Alternative Dissertation Formats: Preparing Scholars for the Academy and Beyond

Alternative Dissertation Formats: Preparing Scholars for the Academy and Beyond

Doris L. Watson (University of Nevada – Las Vegas, USA) and Kimberly Nehls (University of Nevada – Las Vegas, USA)
DOI: 10.4018/978-1-5225-0445-0.ch004
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Abstract

This chapter proposes that alternative dissertation formats be considered; namely a more creative, flexible model while still maintaining high intellectual standards for the academy. We specifically identify several options in this chapter: a three-paper dissertation with distinct yet cohesive manuscripts suitable for publication in scholarly journals, a lengthy one-paper manuscript, a novel, and a portfolio. The format must be suitable for both the discipline and the future faculty or administrative role.
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Introduction

Between the years 1999-2000 and 2009-2010, the number of doctoral degrees granted in the United States grew from 106,000 to 140,000, an increase of 40 percent (NCES, 2012). These degrees included Ph.D.’s, Ed.D’s, and comparable degrees at the doctoral level. Regardless of the doctoral degree, the dissertation was likely a part of that terminal degree. In fact, “the first doctorate awarded on American soil required a dissertation, and to our knowledge, so has every ‘earned’ doctorate awarded here since” (Duke & Beck, 1999, p. 31). Given the prevalence of the doctoral dissertation in American higher education, one would think that the dissertation formats would be as varied as the institutions and programs from which the degrees are conferred. However, the majority of dissertations follow a similar five-chapter format and are typically only published in the institutional library.

This book chapter proposes that alternative dissertation formats be considered; namely a more creative, flexible model while still maintaining high intellectual standards for the academy. We specifically identify several options in this chapter: a three-paper dissertation with distinct yet cohesive manuscripts suitable for publication in scholarly journals, a lengthy one-paper manuscript, a novel, and a portfolio. The format must be suitable for both the discipline and the future faculty or administrative role. Our list is certainly not exhaustive of dissertation formats; we simply want to draw attention and flexibility to dissertations which have long had a “characteristic of the one-size-fits-all approach to doctoral study” (Cassuto & Jay, 2015, p. 83). Cassuto and Jay (2015) continued, “Put simply, graduate students aspire to (and often get) a range of jobs, but most of them write the same kind of scholarly dissertation” (p. 83).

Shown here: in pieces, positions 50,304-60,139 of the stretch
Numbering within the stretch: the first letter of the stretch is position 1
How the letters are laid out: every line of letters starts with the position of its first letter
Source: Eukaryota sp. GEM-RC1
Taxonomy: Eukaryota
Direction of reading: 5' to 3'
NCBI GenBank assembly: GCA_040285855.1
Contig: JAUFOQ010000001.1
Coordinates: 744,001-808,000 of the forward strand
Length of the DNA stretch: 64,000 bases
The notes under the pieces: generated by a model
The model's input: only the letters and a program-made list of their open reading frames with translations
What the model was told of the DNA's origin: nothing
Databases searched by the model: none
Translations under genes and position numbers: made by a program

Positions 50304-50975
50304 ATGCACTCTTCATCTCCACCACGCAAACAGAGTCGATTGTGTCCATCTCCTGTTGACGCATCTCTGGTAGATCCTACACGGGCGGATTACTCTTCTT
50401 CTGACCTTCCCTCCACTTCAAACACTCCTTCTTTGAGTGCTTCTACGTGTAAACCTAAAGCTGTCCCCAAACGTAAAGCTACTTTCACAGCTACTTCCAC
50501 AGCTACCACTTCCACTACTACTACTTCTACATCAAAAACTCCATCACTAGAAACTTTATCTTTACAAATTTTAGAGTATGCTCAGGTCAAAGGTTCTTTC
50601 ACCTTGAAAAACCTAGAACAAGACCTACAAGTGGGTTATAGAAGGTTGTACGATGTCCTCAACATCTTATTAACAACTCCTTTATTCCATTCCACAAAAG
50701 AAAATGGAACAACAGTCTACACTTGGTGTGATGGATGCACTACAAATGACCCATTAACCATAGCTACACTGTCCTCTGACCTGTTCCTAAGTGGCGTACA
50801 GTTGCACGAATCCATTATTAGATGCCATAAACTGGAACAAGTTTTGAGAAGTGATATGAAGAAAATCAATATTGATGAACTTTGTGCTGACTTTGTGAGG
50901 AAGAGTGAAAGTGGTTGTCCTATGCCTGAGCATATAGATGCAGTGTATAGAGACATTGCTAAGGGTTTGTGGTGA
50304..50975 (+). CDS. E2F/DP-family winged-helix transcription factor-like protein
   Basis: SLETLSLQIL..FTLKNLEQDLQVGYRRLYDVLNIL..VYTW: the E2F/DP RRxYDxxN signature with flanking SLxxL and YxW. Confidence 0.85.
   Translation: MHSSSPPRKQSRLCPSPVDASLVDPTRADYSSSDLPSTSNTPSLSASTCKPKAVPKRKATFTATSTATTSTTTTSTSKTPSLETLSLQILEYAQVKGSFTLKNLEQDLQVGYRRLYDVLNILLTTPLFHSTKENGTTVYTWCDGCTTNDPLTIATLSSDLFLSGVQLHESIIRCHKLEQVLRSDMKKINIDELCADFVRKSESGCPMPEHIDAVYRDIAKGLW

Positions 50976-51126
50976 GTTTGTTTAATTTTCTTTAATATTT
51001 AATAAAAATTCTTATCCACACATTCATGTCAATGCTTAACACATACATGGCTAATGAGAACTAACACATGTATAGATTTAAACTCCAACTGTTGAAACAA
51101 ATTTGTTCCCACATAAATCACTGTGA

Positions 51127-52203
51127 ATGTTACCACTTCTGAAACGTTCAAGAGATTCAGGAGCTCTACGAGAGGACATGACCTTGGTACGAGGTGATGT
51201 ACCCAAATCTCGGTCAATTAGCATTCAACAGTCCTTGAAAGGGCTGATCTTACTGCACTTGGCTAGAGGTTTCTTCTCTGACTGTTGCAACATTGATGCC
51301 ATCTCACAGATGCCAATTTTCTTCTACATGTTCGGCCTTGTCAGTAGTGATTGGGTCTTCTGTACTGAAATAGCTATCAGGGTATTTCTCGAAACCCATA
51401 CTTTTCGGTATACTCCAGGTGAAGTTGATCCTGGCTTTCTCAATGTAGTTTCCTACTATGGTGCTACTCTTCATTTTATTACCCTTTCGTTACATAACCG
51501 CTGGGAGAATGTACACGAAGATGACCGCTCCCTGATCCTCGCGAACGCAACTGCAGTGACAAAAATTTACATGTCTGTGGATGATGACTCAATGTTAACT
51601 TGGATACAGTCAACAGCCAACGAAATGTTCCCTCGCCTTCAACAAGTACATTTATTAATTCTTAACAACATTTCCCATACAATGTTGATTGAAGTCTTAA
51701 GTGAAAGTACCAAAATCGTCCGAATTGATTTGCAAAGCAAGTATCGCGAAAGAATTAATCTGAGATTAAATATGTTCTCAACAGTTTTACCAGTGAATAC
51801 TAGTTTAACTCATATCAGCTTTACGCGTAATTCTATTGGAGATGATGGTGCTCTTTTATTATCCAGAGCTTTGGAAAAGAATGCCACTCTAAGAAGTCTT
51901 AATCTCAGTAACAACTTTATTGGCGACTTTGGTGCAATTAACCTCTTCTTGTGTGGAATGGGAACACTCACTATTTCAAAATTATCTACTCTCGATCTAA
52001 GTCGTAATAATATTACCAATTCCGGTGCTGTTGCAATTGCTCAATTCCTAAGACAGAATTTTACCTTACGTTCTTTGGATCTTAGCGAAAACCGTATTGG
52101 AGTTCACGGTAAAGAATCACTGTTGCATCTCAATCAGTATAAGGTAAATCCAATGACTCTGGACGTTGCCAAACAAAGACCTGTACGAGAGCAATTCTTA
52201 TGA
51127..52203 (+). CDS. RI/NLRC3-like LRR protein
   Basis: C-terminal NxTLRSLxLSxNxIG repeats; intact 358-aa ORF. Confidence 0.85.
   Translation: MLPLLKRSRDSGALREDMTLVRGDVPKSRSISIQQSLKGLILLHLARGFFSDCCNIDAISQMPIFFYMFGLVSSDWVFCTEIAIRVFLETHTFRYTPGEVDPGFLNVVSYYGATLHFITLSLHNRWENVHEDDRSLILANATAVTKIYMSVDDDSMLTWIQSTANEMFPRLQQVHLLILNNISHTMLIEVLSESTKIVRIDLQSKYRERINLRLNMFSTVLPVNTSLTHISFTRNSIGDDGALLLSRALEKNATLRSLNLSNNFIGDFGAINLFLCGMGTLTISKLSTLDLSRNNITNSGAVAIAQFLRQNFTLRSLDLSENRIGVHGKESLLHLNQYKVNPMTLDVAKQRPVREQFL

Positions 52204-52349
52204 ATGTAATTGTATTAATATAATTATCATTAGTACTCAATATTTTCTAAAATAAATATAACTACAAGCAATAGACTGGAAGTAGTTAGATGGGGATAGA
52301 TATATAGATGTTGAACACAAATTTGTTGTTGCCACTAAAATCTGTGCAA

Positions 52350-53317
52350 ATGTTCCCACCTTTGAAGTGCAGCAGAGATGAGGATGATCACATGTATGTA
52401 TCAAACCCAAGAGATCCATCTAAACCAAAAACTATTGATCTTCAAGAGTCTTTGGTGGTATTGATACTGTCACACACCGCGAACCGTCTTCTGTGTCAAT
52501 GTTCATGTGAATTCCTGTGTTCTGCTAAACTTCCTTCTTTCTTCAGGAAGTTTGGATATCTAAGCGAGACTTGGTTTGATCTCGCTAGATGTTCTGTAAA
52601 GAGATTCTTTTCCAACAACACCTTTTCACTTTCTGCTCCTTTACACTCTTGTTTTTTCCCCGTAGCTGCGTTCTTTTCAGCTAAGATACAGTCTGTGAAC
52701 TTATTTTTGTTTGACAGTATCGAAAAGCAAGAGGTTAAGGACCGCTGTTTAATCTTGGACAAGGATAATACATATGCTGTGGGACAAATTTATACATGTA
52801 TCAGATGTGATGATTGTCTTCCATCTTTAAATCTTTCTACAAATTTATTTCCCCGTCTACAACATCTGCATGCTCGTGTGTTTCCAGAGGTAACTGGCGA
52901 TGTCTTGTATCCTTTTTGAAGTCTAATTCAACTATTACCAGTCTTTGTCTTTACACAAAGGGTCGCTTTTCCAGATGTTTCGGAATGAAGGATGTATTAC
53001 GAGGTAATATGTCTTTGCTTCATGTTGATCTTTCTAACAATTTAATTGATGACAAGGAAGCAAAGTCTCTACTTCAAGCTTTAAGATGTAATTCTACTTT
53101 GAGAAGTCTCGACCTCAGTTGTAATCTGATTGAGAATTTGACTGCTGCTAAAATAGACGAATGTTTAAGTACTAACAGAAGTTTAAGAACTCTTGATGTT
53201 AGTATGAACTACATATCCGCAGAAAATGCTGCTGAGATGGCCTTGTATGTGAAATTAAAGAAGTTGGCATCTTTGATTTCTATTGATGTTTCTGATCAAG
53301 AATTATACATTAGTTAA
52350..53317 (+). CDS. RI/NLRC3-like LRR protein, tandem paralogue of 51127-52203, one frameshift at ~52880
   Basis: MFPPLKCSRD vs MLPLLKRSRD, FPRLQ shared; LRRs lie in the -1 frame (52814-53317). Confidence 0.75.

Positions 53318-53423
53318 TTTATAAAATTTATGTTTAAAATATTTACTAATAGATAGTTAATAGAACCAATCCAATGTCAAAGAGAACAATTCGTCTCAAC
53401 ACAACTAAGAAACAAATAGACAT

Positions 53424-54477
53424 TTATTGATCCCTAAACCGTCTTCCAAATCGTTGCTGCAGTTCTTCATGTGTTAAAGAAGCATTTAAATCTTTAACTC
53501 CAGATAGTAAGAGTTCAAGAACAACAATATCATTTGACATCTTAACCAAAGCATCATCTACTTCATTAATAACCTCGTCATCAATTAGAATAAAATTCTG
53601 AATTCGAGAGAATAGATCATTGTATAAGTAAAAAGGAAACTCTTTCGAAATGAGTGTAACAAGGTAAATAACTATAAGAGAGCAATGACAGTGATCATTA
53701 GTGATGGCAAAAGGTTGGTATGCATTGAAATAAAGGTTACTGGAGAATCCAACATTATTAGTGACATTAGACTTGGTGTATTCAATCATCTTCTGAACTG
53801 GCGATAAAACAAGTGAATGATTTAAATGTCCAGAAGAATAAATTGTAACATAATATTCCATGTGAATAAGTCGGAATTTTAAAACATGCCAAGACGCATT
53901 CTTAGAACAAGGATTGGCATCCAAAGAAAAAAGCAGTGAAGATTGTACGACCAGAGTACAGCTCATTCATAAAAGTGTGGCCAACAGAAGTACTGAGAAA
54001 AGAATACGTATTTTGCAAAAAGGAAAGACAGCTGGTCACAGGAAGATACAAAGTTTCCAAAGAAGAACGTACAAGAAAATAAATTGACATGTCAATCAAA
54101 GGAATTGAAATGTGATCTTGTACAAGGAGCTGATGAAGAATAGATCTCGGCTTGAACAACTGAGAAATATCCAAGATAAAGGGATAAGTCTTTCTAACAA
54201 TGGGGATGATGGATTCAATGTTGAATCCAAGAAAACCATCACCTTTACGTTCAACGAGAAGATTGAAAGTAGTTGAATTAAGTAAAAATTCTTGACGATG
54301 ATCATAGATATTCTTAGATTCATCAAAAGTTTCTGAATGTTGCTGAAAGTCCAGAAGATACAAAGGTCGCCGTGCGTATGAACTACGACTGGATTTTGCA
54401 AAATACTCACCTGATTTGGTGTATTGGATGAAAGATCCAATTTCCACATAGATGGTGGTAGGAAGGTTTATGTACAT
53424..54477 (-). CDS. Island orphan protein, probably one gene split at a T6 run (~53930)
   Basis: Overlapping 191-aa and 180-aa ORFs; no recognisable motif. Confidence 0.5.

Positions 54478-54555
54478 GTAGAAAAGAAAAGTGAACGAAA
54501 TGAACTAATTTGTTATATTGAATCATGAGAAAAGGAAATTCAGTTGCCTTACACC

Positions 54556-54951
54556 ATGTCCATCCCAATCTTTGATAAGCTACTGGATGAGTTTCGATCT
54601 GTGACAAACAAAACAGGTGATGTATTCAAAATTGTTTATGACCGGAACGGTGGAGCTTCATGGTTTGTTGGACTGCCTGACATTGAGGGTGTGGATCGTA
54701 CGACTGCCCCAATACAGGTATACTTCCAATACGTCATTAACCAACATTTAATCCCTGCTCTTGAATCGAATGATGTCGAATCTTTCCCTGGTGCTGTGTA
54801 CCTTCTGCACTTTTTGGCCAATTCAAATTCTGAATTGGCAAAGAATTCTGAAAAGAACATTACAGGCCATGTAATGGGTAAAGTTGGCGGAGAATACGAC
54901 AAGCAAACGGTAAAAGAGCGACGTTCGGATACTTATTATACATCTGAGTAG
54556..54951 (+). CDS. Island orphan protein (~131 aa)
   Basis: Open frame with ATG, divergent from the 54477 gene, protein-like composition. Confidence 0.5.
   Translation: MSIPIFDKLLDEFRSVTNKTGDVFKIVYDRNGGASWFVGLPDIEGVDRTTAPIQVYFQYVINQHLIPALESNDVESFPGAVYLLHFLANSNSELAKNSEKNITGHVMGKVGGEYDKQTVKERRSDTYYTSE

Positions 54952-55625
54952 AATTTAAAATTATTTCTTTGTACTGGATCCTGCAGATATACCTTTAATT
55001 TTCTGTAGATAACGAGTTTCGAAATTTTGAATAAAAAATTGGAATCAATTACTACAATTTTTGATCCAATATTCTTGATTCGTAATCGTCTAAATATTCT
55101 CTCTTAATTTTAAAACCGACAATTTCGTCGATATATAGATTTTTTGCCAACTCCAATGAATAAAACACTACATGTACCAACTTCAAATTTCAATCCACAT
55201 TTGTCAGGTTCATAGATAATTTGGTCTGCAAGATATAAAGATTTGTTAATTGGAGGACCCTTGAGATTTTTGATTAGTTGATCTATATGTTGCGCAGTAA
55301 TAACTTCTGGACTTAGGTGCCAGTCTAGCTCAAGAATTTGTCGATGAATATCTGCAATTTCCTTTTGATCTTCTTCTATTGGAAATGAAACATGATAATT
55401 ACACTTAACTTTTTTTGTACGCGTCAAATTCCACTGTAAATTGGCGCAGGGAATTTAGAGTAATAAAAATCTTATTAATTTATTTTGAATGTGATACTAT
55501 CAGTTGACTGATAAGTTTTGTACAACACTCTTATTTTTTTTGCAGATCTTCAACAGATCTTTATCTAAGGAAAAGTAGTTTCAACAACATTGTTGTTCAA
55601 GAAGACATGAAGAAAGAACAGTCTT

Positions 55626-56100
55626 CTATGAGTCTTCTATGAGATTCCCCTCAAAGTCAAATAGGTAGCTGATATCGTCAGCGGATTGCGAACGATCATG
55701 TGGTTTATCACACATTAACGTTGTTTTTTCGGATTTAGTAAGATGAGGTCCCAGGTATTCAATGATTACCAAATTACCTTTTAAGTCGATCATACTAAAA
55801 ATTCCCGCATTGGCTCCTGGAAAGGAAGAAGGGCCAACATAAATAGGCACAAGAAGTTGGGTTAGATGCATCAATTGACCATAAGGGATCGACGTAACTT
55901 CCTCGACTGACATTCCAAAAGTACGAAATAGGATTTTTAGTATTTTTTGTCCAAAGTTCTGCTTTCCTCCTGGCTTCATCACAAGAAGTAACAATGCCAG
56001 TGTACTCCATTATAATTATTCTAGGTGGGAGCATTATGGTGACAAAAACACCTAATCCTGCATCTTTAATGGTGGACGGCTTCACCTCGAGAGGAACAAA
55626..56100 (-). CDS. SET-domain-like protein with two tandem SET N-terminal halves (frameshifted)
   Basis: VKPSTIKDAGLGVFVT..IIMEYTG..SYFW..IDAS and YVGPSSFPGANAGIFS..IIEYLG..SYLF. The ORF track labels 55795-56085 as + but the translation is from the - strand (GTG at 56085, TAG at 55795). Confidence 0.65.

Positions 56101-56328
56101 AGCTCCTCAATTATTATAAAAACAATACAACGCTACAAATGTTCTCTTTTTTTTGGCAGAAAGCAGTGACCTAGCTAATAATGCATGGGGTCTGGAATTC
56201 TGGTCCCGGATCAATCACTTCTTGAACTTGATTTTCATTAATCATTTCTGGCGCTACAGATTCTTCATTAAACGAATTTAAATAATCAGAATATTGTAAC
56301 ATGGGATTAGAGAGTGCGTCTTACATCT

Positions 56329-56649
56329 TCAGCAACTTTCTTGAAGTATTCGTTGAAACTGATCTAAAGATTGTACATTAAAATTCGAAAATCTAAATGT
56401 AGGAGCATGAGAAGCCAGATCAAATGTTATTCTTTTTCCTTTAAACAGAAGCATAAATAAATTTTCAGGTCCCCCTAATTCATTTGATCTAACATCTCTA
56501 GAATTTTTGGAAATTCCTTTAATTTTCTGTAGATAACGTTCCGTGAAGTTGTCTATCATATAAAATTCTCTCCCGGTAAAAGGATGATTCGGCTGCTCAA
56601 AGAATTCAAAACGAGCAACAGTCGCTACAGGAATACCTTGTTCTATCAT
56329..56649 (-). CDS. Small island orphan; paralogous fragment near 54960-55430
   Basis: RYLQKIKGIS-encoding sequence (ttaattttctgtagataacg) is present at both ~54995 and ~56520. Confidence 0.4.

Indeed, recent discussion within the academy regarding the emergence of the nontraditional doctorate (Archbald, 2011) and reconceptualization of the professional doctorate not-with-standing (Storey & Hesbol, 2014), this chapter seeks to examine the alternative path to the dissertation specifically.

The alternative dissertation format is supported by a recent report that was published by the Modern Languages Association (MLA, 2014) in which the MLA recommends that institutions of higher education “reimagine the dissertation.” In accordance with the MLA, we agree that “An extended research project should remain the defining feature of doctoral education. [However,] departments should expand the spectrum of forms the dissertation may take.” (p. 2).

The MLA report was just published in 2014, but the calls for expanded definitions of dissertations are not new. Bernard Berelson wrote one of the seminal books on graduate education in 1960. In this book written five decades ago, Berelson called for a new dissertation format that was easily publishable for a wider audience. He wrote, “The article-length dissertation is just common sense and is long overdue” (p. 183). Berelson also lamented that very few of the doctorates earned in 1947-1948 published any parts of their dissertation in the following decade: “30-40% in physics, psychology, and mathematics, 20% in history, 10 to 15% in education. If something could be done to reinstate the publishing requirement, it might have an important effect on the merit of doctoral dissertations” (p. 177). Therefore, the goals of the flexible dissertation format are twofold: First, alternative dissertations may better prepare students for future roles as faculty and administrators in their fields, and secondly, alternative dissertations may provide greater dissemination to a wider audience.

Likewise, Duke and Beck (1999) encourage consideration of two key questions when engaged in the decision process of alternative dissertations;

  • 1.

    Will the format of the dissertation make it possible to disseminate the work to a wide audience; and

  • 2.

    Will writing the dissertation in this format help prepare the candidates for the type of writing they will be expected to engage in throughout their career? (p. 33)

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